Update: City Councillors Approve 2% Property Tax Hike
Toronto city council began the first dal of final talks to approve the 2013 budget by finalizing how much more you'll be paying on your property tax bill.
Council approved the Mayor's recommended 2% increase, rejecting motions to raise taxes by 3.1% and 2.25%. Council also rejected a motion from Councillor Giorgio Mammoliti to freeze taxes, a motion that Mayor Rob Ford voted for, despite urging councillors just hours earlier to approve the budget as is.
Mammoliti suggested a temporary floating casino on the waterfront could make up the lost revenue is taxes were frozen.
"If it doesn't work, you just float it away."
A 2% tax increase means the average household (with a home worth $474,386 in 2013) will pay $62.08 more in 2013 with an average municipal of $2532 excluding education taxes.
Prior to the start of the meeting, Mayor Rob Ford held an impromptu news conference urging all councillors to pass his "Turning the Corner" budget saying that it was a good one that did a lot for the residents of this city.
Mayor Ford boasted about the budget not relying on surpluses and says that there were more positives to be achieved if council approved it.
It appears council will also back off (at least in part) on cuts to Toronto Fire that the union says will mean delayed response times of 63 seconds. The executive committee had recommend hiring a handful of staff and a motion from Councillor Paul Ainslie is asking for just over $3 million in funding (lasting until results of a fire and EMS efficiency study are known) be used to hire an additional 63 firefighters. He'd also like to keep Runnymede Fire Station open and keep trucks on the road that were recommended to be taken out of service.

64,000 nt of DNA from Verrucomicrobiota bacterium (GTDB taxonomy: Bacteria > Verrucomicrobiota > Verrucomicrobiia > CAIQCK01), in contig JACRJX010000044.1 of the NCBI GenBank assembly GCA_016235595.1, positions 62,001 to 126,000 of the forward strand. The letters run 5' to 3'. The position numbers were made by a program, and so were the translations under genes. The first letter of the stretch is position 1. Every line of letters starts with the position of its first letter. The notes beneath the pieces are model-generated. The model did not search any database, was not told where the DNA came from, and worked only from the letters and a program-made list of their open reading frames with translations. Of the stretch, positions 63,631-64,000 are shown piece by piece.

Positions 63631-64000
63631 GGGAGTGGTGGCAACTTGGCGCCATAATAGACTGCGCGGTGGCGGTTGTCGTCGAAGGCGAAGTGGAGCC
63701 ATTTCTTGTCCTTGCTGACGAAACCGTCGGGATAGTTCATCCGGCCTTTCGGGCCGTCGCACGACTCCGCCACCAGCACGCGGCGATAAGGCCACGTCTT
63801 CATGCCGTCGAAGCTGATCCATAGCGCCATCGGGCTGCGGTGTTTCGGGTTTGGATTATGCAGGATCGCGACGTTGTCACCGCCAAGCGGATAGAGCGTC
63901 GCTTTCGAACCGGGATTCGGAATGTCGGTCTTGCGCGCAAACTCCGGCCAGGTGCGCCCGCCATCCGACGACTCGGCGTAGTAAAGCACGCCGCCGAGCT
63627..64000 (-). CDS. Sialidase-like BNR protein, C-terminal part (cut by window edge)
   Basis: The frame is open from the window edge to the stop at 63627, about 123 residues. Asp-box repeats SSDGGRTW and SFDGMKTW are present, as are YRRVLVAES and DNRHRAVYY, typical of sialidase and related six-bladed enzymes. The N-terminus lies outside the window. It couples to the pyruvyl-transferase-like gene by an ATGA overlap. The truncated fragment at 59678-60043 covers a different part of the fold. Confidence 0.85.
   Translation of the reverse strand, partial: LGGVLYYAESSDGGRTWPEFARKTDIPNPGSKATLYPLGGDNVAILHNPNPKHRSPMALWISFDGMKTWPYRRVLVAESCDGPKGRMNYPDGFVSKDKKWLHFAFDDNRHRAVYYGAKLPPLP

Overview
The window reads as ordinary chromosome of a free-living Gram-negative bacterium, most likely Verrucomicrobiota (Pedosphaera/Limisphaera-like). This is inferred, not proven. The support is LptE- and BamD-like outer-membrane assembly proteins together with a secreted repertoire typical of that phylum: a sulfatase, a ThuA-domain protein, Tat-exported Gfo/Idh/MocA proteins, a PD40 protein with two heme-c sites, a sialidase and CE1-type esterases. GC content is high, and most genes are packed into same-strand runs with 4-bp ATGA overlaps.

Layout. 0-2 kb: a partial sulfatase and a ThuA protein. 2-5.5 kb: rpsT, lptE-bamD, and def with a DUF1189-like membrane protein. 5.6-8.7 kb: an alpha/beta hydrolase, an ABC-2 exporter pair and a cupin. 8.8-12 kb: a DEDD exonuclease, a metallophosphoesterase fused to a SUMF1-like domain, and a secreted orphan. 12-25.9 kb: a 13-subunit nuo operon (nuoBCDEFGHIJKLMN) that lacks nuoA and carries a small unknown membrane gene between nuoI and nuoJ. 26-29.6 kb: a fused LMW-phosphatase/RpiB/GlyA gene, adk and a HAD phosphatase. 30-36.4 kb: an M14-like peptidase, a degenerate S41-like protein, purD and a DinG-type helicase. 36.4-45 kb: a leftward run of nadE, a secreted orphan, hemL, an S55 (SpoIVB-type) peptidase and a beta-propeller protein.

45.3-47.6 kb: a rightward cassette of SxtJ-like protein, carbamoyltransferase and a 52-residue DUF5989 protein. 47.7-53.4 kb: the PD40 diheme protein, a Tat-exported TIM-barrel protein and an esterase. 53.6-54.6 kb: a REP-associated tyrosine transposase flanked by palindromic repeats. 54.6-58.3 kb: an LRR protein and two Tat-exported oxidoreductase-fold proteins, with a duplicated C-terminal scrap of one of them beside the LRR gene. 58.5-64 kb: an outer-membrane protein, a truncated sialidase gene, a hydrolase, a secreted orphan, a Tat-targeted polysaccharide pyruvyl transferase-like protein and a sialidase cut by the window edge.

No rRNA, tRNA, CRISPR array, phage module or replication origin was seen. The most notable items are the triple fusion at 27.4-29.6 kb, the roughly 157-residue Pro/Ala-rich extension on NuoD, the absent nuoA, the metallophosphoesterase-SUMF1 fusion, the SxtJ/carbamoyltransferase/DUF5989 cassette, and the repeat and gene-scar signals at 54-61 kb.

Councillor Doug Ford predicts his brother, Mayor Rob Ford will back the motion.
"It was a compromise. Let's see if we can move this forward. We still have a great budget."
Councillor Joe Mihevic is also looking to increase funding for student nutrition programs from $1.1 to $1.5-million this year and his motion made Tuesday afternoon appears to have enough support.
Also included in the capital budget is a $505-million to make sure that when you drive on the elevated section of the Gardiner Expressway that you car doesn't suddenly fall through a gaping hole.
But councillors have been stalling on this because why throw good money after bad if ultimately we end up tearing down all or part of the Gardiner.
The Canadian Automobile Association is calling on council to move forward with the ten year plan because if something isn't done the Greater Toronto Area could be in for a crisis.
The CAA says if nothing is done about the state of the highway, the risk of a lengthy closure due to safety concerns increases and would have an enormous impact not only on the GTA’s economy and road congestion, but also on the quality of life for GTA residents.
(some files by D. Agar and Russ Courtney)